Action on Armed Violence (AOAV) records incidents of explosive violence as they occur around the world. Since 1 October 2010 AOAV has used English-language media sources to capture information on attacks, including on the number of casualties and the weapon type used.
In November 2015, AOAV recorded 3,018 deaths and injuries worldwide as a result of explosive violence, 65% of whom were civilians (1,951 civilian deaths and injuries).
In November the single worst incident of explosive violence was a multiple suicide attack on Burj al-Barajne, Beirut.
Read the report: AOAV, Explosive Violence in November 2015
Top Story: Beirut Bombing
The single worst incident of explosive violence recorded by AOAV in November 2015 was a multiple suicide bombing in the southern suburbs of Beirut, Lebanon. The suicide bombers, later claimed by ISIS, detonated a bike bomb and explosive vests near a mall in Burj al-Barajne, part of the sprawling area known as Dahiye, just as worshippers were heading home from evening prayers. Altogether the attacks killed at least 43 people and injured more than 200. ISIS’ rationale for the bombings was that they represented a strike against the Lebanese political movement, who have sent large numbers of fighters to support the neighbouring Syrian regime. This makes the attack another bloody example of Syrian spill-over into neighbouring countries. Almost of the incidents recorded by AOAV in Lebanon in 2015 – which accounted, all together, for at least 328 civilian deaths and injuries – had similar links to the ongoing events in Syria.
Non-state actor attacks on the UN Mission in Mali
On 24 November 2015, a civilian staff member of the United Nations Multidimensional Integrated Stabilization Mission in Mali (MINUSMA) was killed when the MINUSMA supply convoy hit an explosive device between the cities of Goundam and Timbuktu in Northern Mali. On 28 November, a mortar attack on the MINUSMA base in the town of Kidal, Northern Mali, killed three people inside the UN based and injured 20. The UN reacted by stating that these ‘attacks will not impede the determination of the United Nations’ and that ‘MINUSMA continues to strengthen measures against such threats.’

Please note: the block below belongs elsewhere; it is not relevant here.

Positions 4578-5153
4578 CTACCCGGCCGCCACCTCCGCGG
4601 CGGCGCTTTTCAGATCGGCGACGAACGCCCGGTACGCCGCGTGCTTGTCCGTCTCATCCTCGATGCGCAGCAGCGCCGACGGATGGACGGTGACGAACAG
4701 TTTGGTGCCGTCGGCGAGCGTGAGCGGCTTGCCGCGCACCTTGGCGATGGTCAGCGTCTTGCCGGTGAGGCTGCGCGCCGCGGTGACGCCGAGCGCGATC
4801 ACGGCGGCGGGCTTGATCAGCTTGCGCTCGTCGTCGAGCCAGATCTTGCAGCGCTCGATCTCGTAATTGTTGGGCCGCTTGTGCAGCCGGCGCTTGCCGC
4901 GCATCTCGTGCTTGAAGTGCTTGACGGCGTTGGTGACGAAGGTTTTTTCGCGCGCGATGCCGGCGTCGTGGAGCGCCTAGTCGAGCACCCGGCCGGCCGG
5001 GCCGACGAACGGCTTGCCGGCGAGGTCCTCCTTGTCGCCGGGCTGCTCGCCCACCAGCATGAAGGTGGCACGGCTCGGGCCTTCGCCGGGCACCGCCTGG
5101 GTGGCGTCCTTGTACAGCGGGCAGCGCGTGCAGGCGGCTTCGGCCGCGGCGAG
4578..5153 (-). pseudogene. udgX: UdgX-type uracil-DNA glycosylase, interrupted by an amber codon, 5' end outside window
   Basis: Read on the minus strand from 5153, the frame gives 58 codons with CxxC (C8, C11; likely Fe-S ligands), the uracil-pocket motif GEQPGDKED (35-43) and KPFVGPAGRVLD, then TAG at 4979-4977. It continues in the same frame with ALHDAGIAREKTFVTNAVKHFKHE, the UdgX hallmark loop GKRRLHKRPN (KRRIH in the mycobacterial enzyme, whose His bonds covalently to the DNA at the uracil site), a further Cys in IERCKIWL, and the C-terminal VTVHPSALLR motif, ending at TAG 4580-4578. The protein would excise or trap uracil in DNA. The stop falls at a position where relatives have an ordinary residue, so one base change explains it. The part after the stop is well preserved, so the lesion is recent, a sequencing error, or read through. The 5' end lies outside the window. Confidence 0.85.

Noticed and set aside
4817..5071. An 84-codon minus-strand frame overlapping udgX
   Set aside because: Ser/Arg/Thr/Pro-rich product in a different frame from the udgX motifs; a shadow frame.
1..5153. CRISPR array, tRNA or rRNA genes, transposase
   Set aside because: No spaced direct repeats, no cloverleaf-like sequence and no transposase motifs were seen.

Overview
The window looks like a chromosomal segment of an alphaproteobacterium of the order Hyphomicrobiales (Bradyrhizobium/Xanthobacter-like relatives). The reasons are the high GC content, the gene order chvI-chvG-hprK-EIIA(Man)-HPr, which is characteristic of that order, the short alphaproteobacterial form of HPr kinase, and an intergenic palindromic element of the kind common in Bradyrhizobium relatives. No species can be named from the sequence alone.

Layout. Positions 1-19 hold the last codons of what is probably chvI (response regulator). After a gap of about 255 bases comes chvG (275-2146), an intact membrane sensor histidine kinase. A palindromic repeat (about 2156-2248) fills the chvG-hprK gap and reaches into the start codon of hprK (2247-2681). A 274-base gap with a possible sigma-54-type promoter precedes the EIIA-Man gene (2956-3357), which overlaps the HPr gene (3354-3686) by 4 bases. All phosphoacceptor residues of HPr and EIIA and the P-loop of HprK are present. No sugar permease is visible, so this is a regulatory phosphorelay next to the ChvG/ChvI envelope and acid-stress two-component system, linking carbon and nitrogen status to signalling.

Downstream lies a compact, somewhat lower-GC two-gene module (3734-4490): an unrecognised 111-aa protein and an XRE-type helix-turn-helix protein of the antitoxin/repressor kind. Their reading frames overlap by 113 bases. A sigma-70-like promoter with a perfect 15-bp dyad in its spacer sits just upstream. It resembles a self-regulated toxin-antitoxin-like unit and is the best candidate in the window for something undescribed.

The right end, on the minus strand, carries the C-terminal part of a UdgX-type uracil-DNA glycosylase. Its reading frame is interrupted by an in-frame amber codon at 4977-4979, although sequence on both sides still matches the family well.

According to critical observers, UN security measures implemented to strengthen the UN resilience against attacks by non-state actors effect perceptions of the UN as a neutral and impartial actor. The UN has pursued a strategy of securing buildings since the Bagdad bombing in 2003. These measures are usually enhanced after each non-state actor attack. Critical observers describe these security measures as ‘bunkerisation’ and criticise that it forces UN staff to observe local realities through the window of circumscribed security measures. Where this is the case, the reverberating effects of non-state actors’ targeted explosive weapons use against the UN include triggering self-protecting measures that contribute to limiting the humanitarian space.
By Insecurity Insight: www.aidindanger.org
1) Actors are defined as civilians if they are not identifiable in reports either as armed actors or security personnel.
(2) Refers to areas likely to contain concentrations of civilians. To see AOAV’s recording guidelines see https://aoav.org.uk/explosiveiviolence/methodology/
 For more on this story, see: http://minusma.unmissions.org/en/attack-against-minusma-morning-kidal-0
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